|Title||The Ordeal of Tuccia|
|Collection||Culture and Sport Glasgow (Museums): Kelvingrove Museum|
|Artist|| Attributed to studio of Tintoretto, Jacopo (Italian painter, 1519-1594)
Previously attributed to Schiavone, Andrea (Italian painter, printmaker, and draftsman, ca. 1500-1563, born in Dalmatia)
Previously attributed to Sustris, Lambert (Italian and Dutch painter, born ca. 1515-after 1560)
Previously attributed to Tintoretto, Jacopo (Italian painter, 1519-1594)
|Date Earliest||probably about 1540|
|Date Latest||about 1555|
|Description||Tuccia, a priestess of the temple of Vesta, accused of being unchaste, established her innocence by carrying water from the Tiber in a basin pierced with holes. She is shown hurrying, the basin in her hands, towards a group of priests waiting in front of a ruin. In the background an abbreviated view of the Castel Sant'Angelo and a bridge spanning a river stand for ancient Rome and the Tiber. The subject of the picture suggests that, though on canvas, it may originally have been a so-called cassone painting, used for the decoration of a dowry chest.|
|Current Accession Number||189|
|Subject||landscape; figure; mythology (Ordeal of Tuccia)|
|Measurements||47.6 x 103.2 cm cm (estimate)|
|Material||oil on canvas|
|Acquisition Details||Bequeathed by Archibald McLellan 1855.|
|Provenance||Alethea, Countess of Arundel, Amsterdam, before 1654 (probably).|
|Principal Exhibitions||Exhibition of Italian Art: 1200-1900, Royal Academy, London, 1930, cat. no. 336; McLellan Centenary Exhibition, Corporation of the City of Glasgow, Glasgow Art Gallery, 1954, cat. no. 51, as Schiavone; The Age of Titian: Venetian Renaissance Art from Scottish Collections, National Galleries of Scotland, Edinburgh, 2004, cat. no. 51 as 'Workshop of Jacopo Tintoretto'.|
|Publications||The McLellan Gallery: Catalogue of Pictures Bequeathed to the People of Glasgow by the late Archibald McLellan, Glasgow, 1855, 'Centre Room: Italian and German Schools', no. 104, p. 12, as 'The Daughter of Herodias going for the Head of St John the Baptist', by Andrea Schiavone; Waagen, G. F., Galleries and Cabinets of Art in Great Britain ... Forming a Supplemental Volume to the Treasures of Art in Great Britain, London, 1857, p. 460, no. 104, as Andrea Schiavone; Cox, M. L., 'Inventory of the pictures in the collection of Alethea, Countess of Arundel, at the time of her death in Amsterdam in 1654', Burlington Magazine, vol. 19, 1911, p. 283; Lord Bainiel and K. Clark, (ed.) in consultation with Modigliani, E., A Commemorative Catalogue of the Exhibition of Italian Art, Galleries of the Royal Academy, Burlington House, London, 1930, p. 153, no. 445, as Schiavone; Constable, W. G., 'Dipinti di raccolte inglesi alla mostra d'arte italiana a Londra', Dedalo, vol. 10, 1929-30, p. 752, between Tintoretto and Veronese; Berenson, B., Italian Pictures of the Renaissance, Oxford, 1932, p. 560; Pallucchini, R., La giovinezza del Tintoretto, Milan, 1950, pp. 96, 157, note 61; Berenson, B., Italian Pictures of the Renaissance: Venetian School, London, 1957, vol. 1, p. 173; Catalogue of Italian Paintings: Illustrations, Glasgow Art Gallery and Museums, 1970, p. 96 (ill., as Jacopo Tintoretto); Bernari, C. and P. de Vecchi, Tintoretto, Milan, 1970, p. 89, no. 37, as Tintoretto, 1545; Palluccini, R. and P. Rossi, Tintoretto: le opere sacre e profane, Venice, 1982, no. 98, pp. 147, ill. 125, as Tintoretto (the painting in the collection of the Countess of Arundel, 1654); Echols, R., 'Tintoretto, §Christ at the Sea of Galilee§, and the Unknown Later Career of Lambert Sustris', Venezia Cinquecento, vol. 4, no. 12, 1996, pp. 132, 135 (ill.), attributed to Lambert Sustris; Humfrey, P., cat. entry, Humfrey, P. and others, The Age of Titian: Venetian Renaissance Art from Scottish Collections, Edinburgh, National Galleries of Scotland, 2004, p. 154, no. 51, as workshop of Jacopo Tintoretto.|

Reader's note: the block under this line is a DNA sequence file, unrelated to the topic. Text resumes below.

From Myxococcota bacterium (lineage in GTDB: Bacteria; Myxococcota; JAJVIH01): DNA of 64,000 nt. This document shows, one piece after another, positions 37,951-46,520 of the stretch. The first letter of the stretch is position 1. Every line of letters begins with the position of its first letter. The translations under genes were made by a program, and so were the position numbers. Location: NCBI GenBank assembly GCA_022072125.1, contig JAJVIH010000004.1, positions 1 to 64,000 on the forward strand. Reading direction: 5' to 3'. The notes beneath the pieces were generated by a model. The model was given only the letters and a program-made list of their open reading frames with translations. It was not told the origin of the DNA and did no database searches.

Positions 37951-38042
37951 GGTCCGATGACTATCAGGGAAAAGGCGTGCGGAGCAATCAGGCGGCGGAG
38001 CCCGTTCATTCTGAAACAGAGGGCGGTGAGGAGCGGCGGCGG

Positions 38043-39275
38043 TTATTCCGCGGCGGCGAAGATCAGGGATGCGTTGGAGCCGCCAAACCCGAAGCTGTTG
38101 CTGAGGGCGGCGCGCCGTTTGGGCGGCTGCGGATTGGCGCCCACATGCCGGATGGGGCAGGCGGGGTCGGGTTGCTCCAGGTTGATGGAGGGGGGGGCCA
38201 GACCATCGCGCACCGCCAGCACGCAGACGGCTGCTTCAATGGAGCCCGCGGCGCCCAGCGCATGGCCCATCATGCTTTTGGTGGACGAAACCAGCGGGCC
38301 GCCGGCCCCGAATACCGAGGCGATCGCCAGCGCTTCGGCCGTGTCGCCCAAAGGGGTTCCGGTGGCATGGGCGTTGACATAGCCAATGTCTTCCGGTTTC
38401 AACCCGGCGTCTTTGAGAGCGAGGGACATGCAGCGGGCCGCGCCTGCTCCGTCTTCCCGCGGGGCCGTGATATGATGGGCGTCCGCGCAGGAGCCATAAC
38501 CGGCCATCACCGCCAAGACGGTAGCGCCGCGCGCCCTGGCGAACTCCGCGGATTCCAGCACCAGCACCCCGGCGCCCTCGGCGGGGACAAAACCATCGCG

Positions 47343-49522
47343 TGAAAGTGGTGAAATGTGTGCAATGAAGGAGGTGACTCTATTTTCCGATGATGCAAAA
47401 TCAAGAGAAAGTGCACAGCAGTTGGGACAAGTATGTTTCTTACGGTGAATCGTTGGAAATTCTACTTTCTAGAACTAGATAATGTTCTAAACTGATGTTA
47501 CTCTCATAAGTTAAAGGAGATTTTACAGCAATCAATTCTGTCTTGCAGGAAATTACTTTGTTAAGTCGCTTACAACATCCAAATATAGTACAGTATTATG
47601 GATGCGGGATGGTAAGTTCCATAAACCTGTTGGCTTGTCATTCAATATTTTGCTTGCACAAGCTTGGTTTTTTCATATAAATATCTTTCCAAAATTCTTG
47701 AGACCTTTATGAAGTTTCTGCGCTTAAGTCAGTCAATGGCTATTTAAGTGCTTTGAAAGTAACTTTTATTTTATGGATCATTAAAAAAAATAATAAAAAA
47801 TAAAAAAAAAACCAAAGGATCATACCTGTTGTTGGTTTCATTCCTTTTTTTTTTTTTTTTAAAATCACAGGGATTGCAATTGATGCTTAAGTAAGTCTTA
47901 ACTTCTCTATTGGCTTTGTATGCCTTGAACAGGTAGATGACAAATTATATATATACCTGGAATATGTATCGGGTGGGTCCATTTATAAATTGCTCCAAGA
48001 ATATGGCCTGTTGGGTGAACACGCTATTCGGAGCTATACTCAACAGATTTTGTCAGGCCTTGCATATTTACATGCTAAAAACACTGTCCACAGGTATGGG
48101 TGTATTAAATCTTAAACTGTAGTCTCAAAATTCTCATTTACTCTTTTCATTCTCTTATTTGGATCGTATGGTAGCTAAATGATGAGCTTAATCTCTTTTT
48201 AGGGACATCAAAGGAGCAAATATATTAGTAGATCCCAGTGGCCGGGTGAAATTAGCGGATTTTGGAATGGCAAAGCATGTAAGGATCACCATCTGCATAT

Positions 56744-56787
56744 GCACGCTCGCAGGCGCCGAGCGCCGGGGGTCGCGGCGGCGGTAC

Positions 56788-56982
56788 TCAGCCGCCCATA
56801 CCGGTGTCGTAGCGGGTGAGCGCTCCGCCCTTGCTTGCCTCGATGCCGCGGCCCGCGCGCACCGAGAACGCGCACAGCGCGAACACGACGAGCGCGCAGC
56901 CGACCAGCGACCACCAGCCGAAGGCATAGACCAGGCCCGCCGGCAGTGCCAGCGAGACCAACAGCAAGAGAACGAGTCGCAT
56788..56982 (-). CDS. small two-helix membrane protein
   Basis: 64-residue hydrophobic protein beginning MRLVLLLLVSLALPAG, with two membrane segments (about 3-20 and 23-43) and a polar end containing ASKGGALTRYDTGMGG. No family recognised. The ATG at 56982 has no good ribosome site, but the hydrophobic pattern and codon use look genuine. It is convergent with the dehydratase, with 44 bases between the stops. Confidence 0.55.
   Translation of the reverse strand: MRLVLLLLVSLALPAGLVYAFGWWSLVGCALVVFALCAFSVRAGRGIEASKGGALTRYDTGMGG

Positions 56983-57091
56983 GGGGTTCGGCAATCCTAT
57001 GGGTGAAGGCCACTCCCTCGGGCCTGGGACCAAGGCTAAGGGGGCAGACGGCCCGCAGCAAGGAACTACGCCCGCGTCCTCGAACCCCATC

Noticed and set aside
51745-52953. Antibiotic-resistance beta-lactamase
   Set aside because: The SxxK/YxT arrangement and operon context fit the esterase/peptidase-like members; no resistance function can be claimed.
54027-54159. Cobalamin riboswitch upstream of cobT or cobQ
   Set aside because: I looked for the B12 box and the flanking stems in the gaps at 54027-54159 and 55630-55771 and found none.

Previously interpreted as Salome Carrying the Head of St John the Baptist, or, due to the lack of the head, as Salome Going to Receive the Head of St John the Baptist. The subject was first correctly identified as the story of the Vestal Tuccia at the time of the exhibition of Italian art at the Royal Academy in 1930. The traditional attribution to Andrea Schiavone was first doubted by Constable, on the occasion of the same exhibition.
On frame Royal Academy 'Italian Art'; label (artist: Schiavone); 1954 notice of restoration on back.
The present work belongs to a group of smaller paintings with scenes from the Old Testament that are usually described as cassone panels, and which were believed to be by Schiavone until the 1920s. Today the most famous of these small works, a painting in the Kunsthistorisches Museum at Vienna, is believed to be an early work of Tintoretto.
|Rights Owner||Culture and Sport Glasgow (Museums)|
|Author||Dr Heiner Krellig|